North Stonington firehouse cost put at $8.3 million as panel OKs plan that's $2 million more than what voters approved

North Stonington - The Emergency Services Building Committee on Monday approved an approximately $8.3 million plan for a new building, about $2 million more than what voters approved for the project last year.

Committee Chairman Mark Perkins was quick to point out that the additional cost does not mean that the committee has added expensive new features - or, in fact, any new features at all.

"We are in no way building the Taj Mahal," said Perkins after Monday's meeting.

Part of the problem, he said, is that the original plan was priced during a recession and building costs have gone up. The newest project is for a significantly smaller building than the one originally proposed: The $6.3 million was supposed to cover 24,000 square feet, and the committee said they didn't think they could go below 19,000 square feet when cutting costs.

The current proposal is 19,240 square feet - and getting to that number "was not easy at all," said Perkins.

He said excavation costs are mostly to blame for driving up the cost. The site chosen for new building at 25 Rocky Hollow Road, just across the street from the fire company's current location, lies on a hill that would need considerable sculpting to make a flat space for construction.

The site costs are "astronomical" and could end up costing half a million dollars in trucking alone, said Perkins.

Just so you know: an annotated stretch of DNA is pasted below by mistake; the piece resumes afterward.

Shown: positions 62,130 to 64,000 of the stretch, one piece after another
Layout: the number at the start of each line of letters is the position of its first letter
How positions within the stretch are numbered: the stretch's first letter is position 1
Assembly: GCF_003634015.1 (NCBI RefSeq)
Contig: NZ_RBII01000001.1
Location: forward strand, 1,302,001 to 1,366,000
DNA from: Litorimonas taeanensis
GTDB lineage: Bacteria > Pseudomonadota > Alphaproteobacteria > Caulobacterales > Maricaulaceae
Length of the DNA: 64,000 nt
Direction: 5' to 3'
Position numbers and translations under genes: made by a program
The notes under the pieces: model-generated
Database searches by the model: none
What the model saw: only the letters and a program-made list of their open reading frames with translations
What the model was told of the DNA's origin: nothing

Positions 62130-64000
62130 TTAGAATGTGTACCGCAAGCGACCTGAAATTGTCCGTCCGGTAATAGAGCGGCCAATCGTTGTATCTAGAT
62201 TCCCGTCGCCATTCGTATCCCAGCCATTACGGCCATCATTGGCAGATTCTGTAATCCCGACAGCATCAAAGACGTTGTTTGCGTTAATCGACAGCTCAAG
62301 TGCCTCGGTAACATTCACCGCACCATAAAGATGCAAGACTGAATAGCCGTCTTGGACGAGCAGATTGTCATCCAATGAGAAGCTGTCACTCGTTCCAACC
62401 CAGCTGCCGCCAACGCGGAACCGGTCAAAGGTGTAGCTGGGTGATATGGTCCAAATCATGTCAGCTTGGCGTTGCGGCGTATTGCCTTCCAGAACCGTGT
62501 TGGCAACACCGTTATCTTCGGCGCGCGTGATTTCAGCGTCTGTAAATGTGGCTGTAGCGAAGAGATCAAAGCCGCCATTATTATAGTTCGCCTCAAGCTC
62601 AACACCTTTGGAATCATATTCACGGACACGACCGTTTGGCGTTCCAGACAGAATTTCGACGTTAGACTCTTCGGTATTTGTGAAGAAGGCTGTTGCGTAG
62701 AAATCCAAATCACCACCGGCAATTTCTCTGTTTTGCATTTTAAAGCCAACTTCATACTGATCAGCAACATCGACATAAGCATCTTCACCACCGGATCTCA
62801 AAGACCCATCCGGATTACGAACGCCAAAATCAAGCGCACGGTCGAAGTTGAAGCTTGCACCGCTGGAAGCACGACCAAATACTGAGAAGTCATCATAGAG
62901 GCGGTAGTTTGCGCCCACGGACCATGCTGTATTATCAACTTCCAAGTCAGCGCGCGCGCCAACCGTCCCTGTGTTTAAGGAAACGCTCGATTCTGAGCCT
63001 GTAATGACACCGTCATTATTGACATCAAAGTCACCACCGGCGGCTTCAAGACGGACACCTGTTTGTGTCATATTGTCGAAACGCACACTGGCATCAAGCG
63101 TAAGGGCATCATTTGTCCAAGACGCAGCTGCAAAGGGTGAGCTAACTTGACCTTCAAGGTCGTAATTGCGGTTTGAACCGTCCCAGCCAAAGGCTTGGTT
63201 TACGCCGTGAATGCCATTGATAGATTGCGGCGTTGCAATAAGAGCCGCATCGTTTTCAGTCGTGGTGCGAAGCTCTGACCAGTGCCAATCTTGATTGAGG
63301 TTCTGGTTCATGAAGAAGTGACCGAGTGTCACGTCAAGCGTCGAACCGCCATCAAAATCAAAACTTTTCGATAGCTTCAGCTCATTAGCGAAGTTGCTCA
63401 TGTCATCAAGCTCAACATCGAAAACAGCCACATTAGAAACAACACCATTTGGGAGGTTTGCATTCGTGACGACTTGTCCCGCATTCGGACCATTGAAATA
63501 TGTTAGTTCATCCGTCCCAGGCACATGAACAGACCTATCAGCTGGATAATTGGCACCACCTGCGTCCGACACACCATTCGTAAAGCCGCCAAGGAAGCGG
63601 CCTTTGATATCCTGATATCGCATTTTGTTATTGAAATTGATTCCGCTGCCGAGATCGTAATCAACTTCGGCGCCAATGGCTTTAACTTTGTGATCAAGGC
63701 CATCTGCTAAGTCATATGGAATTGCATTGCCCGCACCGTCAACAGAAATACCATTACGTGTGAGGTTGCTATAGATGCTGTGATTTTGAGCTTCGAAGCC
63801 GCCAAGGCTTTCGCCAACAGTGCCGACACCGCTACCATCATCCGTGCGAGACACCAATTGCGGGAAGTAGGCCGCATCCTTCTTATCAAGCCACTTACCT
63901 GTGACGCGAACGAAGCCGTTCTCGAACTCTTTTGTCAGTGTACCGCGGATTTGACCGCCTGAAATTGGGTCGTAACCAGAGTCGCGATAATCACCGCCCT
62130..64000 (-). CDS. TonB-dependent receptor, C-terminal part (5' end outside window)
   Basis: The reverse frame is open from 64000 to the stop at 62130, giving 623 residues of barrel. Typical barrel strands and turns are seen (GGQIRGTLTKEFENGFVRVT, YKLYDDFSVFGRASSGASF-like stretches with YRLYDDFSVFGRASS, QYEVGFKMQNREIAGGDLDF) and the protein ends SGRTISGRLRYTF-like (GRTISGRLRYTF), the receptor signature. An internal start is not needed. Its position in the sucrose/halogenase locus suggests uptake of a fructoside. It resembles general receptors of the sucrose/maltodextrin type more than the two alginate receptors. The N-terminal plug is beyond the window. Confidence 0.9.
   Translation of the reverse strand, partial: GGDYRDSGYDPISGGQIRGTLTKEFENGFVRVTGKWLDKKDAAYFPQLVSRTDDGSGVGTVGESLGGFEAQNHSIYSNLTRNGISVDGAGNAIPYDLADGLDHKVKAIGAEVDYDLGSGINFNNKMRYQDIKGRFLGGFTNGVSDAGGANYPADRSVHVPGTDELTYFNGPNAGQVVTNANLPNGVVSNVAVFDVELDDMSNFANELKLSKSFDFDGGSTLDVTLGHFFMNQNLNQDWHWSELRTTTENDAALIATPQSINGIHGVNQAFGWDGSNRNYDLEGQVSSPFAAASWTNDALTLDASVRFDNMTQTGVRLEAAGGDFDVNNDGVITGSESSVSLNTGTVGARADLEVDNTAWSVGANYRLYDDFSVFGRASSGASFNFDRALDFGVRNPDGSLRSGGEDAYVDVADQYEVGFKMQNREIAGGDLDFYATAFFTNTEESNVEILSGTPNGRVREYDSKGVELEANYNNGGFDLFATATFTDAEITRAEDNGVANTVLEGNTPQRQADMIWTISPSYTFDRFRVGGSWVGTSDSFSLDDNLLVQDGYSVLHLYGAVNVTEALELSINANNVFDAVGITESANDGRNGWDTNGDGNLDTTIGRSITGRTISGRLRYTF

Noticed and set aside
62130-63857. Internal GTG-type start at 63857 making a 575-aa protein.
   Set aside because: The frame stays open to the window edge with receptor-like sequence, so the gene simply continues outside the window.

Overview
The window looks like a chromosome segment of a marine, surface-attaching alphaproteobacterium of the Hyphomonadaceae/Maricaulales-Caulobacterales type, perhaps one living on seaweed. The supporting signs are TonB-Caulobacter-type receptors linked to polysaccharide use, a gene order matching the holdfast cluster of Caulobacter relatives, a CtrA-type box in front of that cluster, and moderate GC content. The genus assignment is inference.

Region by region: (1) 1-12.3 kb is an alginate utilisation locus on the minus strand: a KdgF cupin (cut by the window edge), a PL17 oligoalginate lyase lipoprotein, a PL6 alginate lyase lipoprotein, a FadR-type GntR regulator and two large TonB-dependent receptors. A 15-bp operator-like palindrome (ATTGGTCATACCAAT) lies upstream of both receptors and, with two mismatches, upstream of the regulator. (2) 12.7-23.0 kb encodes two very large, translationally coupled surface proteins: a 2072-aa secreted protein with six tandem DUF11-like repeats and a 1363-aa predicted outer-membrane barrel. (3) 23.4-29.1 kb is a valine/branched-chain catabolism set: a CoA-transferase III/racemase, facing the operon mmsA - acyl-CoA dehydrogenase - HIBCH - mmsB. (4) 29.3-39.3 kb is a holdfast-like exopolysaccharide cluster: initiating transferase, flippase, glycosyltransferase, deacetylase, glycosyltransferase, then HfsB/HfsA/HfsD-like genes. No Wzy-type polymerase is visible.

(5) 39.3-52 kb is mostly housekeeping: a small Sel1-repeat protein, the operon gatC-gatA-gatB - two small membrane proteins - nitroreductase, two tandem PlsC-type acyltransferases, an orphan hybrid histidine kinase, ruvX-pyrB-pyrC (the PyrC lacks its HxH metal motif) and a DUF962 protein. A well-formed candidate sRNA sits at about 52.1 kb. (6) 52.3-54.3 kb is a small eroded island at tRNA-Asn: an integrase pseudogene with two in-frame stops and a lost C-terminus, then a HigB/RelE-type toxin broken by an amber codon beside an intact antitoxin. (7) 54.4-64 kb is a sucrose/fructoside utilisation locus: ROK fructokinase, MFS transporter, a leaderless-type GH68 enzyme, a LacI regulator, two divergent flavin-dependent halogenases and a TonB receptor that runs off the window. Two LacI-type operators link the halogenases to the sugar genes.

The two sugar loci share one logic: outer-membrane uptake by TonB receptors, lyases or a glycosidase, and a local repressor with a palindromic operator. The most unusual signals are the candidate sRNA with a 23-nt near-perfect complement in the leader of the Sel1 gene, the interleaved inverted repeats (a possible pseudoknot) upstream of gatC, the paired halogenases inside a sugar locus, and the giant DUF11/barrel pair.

There's really nowhere else the building can go, he said. Moving the building along Route 2 in either direction, said Perkins, and the firetrucks will be too far from outlying communities.

When the cost estimates came back so high, the committee considered two options presented by architecture and engineering firm Silver/Petrucelli - Scheme A, which was approved Monday after being presented to the selectmen last week, and Scheme B, a building in the same location with a slightly reduced cost.

The selectmen seemed to need time to mull things over, said Perkins, and told the committee to select whichever scheme they felt was most appropriate.

Perkins said Scheme B would save, at most, $200,000, and "the negatives seem to greatly outweigh the positives." The rest of the committee, which voted unanimously with Scheme A, seemed to agree.

Scheme B would level the top of the hill rather than excavating an area like Plan A, placing the building 28 feet above Route 2 with parking lots and driveways at a high grade. Perkins sees too much potential for accidents in that plan.

If the plan is reduced any further, there is no guarantee the department will be able to function currently, let alone for the additional 30 years that the building is supposed to last, he said.

They've already cut down on meeting rooms and offices, and reorganized changing facilities and bunks to make them primarily unisex, saving space but still provide privacy for female workers.

"We're just running out of places to cut at this point," said Perkins.

He's not sure what happens when a project like this comes in significantly overbudget, and believes it may have to go back to residents to approve additional money. The committee is planning to have an estimator review the plans, but Perkins doesn't think that will make a significant difference.

But he hopes residents will still be supportive of their emergency personnel, who are in desperate need of facility upgrades. They've been trying to improve them since the early 2000s, when a $3.1 million plan to address the same issues was shot down.

"We have to do this new building in order to go into 2014," said Perkins. "Unfortunately, we're not in the days of farmers throwing on three-quarter boots and heading to fires anymore."


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